At the time, we had no way of knowing that a cold would turn our family of two to a family of three.
I knew how you were feeling just by looking at you. You looked like shit. But I asked anyway.
“How’re you feelin’, Edgar?”
“Like shit,” you confirmed.
“Would you like me to go to the apothecary and get you something?”
I snuggled up next to you on the dark red sofa that matched your blood-shot eyes and the flush in your cheeks.
Your nasally voice was pathetic. I kissed your face all over as if kisses really did have magical properties.
“You’re the best,” you said.
“No, you. Love you.”
It was either a short ride or a long walk to the apothecary. I opted for the ride to lessen the length of your suffering, although the sun was setting and the oncoming evening was cool with a nice breeze.
The carriage swayed beneath me and the lazy pace of our horse Betsy’s hooves set a melodic tune.
I purchased a cold remedy, cutting short the usual chitchat with the clerk because, as I relayed, “Edgar’s at home and he looks like shit.”
The ride home was peaceful and uneventful, as most rides home tend to be, until I reached the gate. A small creature darted across the path, causing Betsy to rear up and nearly trampled the thing. My heart sped up as I dismounted and ran to the bushes to search for it, not really expecting to find it.
An elderly couple appeared. So intent was I on locating the creature that they might as well have manifested from the twilight itself.
"Good evening, Mr. And Mrs. Benson," I said, not giving up the hunt.
“Hello, Shana,” Mrs. Benson said. “We saw it too, the poor thing. It shouldn’t be so near the road! Did you find it, dearie?”
“No… wait! There!”
I saw it, curled up in a ball, a flash of silver and grey. I thrust my hand into the bush, expecting it to run, but it froze in my grip. I held it up triumphantly, a hatchling no more than a day old and shouldn’t have been away from it’s mother.
“Aw, bless it’s heart, the wee darling,” Mrs. Benson said.
“Are you going to keep it?” Mr. Benson asked, putting an arm around his wife.
“Do you want it?” I offered it to them, secretly hoping they would say no. I thought maybe that's why they were hovering. Plus when Edgar pitches a fit I can say I tried to give it away.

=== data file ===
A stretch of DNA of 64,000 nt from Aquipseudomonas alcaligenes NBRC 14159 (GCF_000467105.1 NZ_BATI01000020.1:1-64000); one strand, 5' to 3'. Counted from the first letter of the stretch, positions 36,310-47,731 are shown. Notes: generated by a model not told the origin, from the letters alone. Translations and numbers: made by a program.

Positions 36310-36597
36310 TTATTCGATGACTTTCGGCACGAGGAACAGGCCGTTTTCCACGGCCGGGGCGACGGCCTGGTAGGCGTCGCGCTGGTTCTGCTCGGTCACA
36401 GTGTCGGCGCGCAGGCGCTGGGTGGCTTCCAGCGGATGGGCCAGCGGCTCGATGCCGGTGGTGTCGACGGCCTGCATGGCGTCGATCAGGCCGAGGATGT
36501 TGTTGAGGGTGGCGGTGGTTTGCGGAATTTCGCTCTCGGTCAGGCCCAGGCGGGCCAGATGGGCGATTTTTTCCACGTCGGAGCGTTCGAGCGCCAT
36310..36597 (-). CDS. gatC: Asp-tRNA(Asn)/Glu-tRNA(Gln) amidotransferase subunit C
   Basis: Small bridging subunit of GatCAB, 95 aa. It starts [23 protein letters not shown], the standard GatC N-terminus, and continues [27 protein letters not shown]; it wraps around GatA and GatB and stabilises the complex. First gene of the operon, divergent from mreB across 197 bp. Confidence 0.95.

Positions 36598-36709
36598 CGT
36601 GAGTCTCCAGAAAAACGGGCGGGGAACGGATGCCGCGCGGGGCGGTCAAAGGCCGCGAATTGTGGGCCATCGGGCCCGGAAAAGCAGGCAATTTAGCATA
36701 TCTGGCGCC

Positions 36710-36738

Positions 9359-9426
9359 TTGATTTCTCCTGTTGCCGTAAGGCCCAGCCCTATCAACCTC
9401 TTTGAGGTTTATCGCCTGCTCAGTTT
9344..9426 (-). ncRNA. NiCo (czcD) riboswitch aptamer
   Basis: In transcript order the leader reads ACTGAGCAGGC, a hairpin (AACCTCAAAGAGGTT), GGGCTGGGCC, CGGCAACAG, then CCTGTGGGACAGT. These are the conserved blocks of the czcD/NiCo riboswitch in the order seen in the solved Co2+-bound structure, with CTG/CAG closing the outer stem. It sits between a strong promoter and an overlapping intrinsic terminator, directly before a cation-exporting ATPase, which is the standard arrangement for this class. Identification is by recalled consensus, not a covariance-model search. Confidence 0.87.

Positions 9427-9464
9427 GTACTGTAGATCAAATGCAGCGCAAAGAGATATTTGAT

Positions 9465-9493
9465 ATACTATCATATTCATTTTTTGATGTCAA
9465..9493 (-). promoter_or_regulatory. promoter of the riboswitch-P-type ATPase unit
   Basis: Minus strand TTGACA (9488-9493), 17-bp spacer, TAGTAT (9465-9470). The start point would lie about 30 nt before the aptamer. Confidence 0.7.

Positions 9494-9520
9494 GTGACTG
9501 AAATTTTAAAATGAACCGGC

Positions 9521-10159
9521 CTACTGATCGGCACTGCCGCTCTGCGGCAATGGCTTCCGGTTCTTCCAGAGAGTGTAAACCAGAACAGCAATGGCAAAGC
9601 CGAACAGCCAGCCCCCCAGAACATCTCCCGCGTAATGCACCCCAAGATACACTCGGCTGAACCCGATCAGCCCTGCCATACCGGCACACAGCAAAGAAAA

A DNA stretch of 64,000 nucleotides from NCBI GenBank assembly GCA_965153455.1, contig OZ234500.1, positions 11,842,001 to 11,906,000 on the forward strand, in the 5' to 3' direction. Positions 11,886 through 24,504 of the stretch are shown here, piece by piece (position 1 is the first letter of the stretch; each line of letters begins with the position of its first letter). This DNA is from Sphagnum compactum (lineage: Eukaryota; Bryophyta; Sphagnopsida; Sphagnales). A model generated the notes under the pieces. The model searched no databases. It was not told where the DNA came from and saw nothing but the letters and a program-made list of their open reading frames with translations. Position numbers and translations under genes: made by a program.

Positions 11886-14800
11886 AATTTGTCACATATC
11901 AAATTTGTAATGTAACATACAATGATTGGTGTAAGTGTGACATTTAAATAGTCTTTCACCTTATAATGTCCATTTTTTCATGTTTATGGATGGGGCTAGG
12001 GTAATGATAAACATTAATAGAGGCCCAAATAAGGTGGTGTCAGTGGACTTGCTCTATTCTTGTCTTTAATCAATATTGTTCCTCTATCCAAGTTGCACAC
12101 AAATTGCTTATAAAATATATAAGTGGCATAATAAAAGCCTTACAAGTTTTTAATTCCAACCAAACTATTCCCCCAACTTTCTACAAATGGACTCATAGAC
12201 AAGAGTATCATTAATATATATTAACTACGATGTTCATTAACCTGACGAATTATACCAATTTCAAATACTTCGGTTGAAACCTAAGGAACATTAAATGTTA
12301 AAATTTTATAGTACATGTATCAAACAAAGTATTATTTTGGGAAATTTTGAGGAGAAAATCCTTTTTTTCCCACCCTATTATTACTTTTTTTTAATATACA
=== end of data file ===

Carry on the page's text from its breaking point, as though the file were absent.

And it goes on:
“No, no. We’re much too old to be raising dragons,” he said.
"Great!" I said, a little too quickly. I brought it to my chest, still surprised it had not tried to escape. Its breath was shallow and rapid as it trembled. “You’re okay,” I cooed. “You’re mine now. I’ll take good care of you.”
I parked the carriage, put Betsy in her stable, and approached the front door, the hatchling curled up in hiding beneath my hair at the base of my neck.
I opened the front door and you had not moved from your spot.
“What took you so long?” you asked, sniffling.
“I’m sorry. I got your medicine. And this!” I said, overly cheerful. I pulled the hatchling free from my hair and it clawed feebly at the air, unhappy at being exposed.
“What the hell, Shana?"
That was pretty much the response I had expected. Actually, I expected worse, since I had been asking for one for a while and you were always quick to say no.
I hesitated, trying to gauge your thoughts, and then stated my case in one breath. “It ran across the road! Look how little it is! It would die out there on it’s own. I saved it’s life. Can we keep it? Please?”
“All I wanted medicine.This is what I get for not going myself.” You heaved a great miserable sigh that was part exasperation and part inability to breath. You grumbled something more, but it was inaudible.
I gave you my most charming smile.
“Don't be such a sour pickle. Pleeeaase?”
“Well, I guess so…”
Your tone suggested defeat rather than acceptance. I pretended not to notice.
“Oh thank you thank you thank you!”
I thrust the creature into your hands. “Now hold it so I can go get it supplies. A food bowl, a water bowl, a bed, some toys." I started rattling off a list as I ran out the door. When I closed it behind me, I saw you sitting there sick, bewildered, and looking just as lost as the little hatchling. I almost felt bad. Like I was taking advantage of your weakened state. Almost. “Love you!” I shouted over my shoulder.
I returned to the store, collected some supplies and food, and rushed home, afraid you were going to change your mind. All of our previous conversations came flooding back. “Our place is too small for a dragon. Dragons are expensive. Our house isn’t fire-proofed. We don’t have dragon insurance.”
But when I opened the door it was curled up on your chest and you were gently protecting it with your hands while looking down in admiration.
“What are we going to call it?” you asked.
“How about Pickle?”
I was only half-serious.
Pickle lifted it’s head and blinked at me. It sneezed, a little puff of smoke rising from its nostrils, and then laid its head upon your chest, falling asleep.
“You’re right about the fire-proofing, though,” I agreed. “First thing tomorrow.”